Ghana is a signatory to the Family Planning 2020 (FP2020) and has committed to increasing modern contraceptive use among married/in union women from 22% in 2012 to 30% in 2020, (Government of Ghana (GOG), 2016). In Ghana, the prevalence of modern contraceptive use among married/in union women is 22%; that of unmet need among married/in union women is 30% and the demand for modern contraceptive satisfied is 39% [7]. With just 2 years to 2020, there is the need to increase efforts to satisfy women’s need for contraception. It is therefore imperative to look at the magnitude of the individual determinants and their effects on unmet need for contraception after accounting for unobserved household and/or cluster variations. Unlike contraceptive prevalence which does not consider women’s ability to become pregnant and their wishes for children unmet need for family planning, takes these factors into consideration. We therefore concentrated on unmet need for family planning which gives the vital information about women’s need for family planning.

Methods

Study design and data source

This study used a secondary data from the 2014 Ghana Demographic and Health Survey for the analysis. The 2014 Ghana Demographic and Health Survey (GDHS) is a nationally representative household survey that collects very wide range of population, health and other important indicators covering all the ten regions of Ghana. Participants in the survey were asked retrospective questions spanning 5 years prior to the survey.

Sampling approach and study population

The 2014 GDHS followed a two-stage sample design and was intended to allow estimates of key indicators at the national level as well as for urban and rural areas and each of Ghana’s 10 administrative regions. The first stage involved selecting sample points (clusters) consisting of enumeration areas (EAs) delineated for the 2010 Ghana population and housing census (PHC). A total of 427 clusters were selected; 216 in urban areas and 211 in rural areas.

The second stage involved the systematic sampling of households. A household listing was undertaken in all the selected EAs in January–March 2014. The households included in the survey were randomly selected from the list. About 30 households were selected from each cluster to constitute the total sample size of 12,831 households. Because of the approximately equal sample sizes in each region, the sample is not self-weighting at the national level, and weighting factors have been added to the data file so that the results will be proportional at the national level [5]. In this current study, a total of 6503 (married/union) out of the 10,357 reproductive age women data were analysed in the 2014 GDHS.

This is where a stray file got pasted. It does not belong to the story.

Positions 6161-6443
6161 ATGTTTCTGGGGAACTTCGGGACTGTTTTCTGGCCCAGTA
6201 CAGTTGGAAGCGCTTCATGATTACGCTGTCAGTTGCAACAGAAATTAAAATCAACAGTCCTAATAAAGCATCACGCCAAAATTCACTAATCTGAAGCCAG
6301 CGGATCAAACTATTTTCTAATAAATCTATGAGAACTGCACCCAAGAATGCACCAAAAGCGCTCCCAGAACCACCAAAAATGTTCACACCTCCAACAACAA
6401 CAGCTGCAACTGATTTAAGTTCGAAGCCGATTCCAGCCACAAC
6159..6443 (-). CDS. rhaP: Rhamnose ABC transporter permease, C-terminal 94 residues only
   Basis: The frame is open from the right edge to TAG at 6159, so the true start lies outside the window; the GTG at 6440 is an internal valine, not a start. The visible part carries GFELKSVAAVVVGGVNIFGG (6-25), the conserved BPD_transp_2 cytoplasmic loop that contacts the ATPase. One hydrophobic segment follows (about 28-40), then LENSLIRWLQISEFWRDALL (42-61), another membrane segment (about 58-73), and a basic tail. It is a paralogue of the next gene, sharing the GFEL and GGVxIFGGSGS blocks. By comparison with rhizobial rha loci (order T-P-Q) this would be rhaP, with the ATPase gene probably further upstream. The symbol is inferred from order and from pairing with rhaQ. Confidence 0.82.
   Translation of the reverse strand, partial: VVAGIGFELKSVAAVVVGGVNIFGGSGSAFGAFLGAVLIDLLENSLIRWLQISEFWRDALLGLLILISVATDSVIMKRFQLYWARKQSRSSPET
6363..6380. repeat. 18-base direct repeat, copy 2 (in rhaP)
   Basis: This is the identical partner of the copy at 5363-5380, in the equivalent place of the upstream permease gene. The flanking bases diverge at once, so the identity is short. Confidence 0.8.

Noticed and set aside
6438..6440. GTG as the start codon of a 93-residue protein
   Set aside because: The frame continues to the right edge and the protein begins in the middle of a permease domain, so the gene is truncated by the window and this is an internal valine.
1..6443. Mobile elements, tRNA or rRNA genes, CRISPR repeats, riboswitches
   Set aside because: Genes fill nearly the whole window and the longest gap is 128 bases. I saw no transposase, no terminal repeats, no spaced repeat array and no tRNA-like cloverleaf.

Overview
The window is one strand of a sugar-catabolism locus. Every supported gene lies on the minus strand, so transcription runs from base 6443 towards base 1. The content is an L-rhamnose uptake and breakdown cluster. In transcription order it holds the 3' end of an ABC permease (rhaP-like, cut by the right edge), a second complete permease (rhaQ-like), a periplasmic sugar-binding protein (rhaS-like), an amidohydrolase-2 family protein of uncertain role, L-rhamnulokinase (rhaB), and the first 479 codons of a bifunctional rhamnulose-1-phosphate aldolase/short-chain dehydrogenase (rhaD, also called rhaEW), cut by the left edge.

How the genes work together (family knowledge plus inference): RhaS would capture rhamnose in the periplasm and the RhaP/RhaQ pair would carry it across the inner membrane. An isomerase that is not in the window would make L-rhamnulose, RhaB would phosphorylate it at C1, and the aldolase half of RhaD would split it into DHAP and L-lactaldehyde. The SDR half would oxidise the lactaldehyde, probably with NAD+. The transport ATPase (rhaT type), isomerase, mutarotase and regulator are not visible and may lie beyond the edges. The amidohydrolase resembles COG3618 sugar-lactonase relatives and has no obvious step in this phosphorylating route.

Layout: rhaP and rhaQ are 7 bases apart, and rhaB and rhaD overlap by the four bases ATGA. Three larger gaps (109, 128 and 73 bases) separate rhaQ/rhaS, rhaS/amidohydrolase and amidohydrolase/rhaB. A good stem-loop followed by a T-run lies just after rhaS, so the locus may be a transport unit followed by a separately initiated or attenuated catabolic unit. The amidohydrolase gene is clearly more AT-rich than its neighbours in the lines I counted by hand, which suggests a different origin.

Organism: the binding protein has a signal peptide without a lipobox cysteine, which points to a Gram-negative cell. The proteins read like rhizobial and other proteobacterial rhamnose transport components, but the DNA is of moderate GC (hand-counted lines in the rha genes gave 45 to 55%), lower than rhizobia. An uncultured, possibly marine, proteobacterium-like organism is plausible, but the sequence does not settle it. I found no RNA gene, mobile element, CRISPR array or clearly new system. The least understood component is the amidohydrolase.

Outcome variable, inclusion and exclusion criteria

The outcome variable of interest is unmet need for family planning. Unmet need for family planning was categorized into three; unmet need for spacing, unmet need for limiting and no unmet need. The categorization also conformed to the recently revised version of unmet need for family planning applied in DHS [10]. The number of participants who had their classification regarding unmet need for spacing, limiting and no unmet need after data manipulation and with only complete case analysis (respondents with no missing information) were 1708(26.26%), 2918(44.87%) and 1877(28.67%) respectively.

The inclusion criteria involved women in their reproductive ages, that is, 15–49 years and were either currently married or in a union. We included only married/ in union women with the reasonable assumption that they are exposed to regular sexual intercourse.

The exclusion criteria were married/in union women who had incomplete information (missing data).

Statistical analysis

The current analysis used both descriptive and inferential methods. Descriptive statistics used included frequencies and percentages. Both bivariate and multivariable techniques were used to assess statistical associations between the outcome variable and the predictors. The bivariate technique was applied to obtain predictors that had a statistically significant relationship with the outcome of interest (unmet need for family planning). In this approach, factors that were statistically significantly associated with the outcome were obtained via a simple multinomial mixed effects logistic regression model as well as chi-squared test of independence with the help of their confidence intervals (CI) and p-values. P-value less than or equal to 0.10 was used to retain and include variables in the multivariable analysis to obtain the risk ratios as a measure of association.

Further analysis were carried out with four selected variables (religion, region, education and age) to obtain predictive probabilities which enabled us observe the association between these predictor variables and the outcome. These were randomly picked for the purpose exploration. Although the simple multinomial mixed effects logistic regression model is complex, we used it because of the need to adjust and obtain parameter estimates through a fixed effects (multivariable) model, outcome variable categorized into three levels (referred to as multinomial), nesting nature of the GDHS data (multilevel) and the need to account for the cluster effects (via a random effects approach) which is not included in the data set.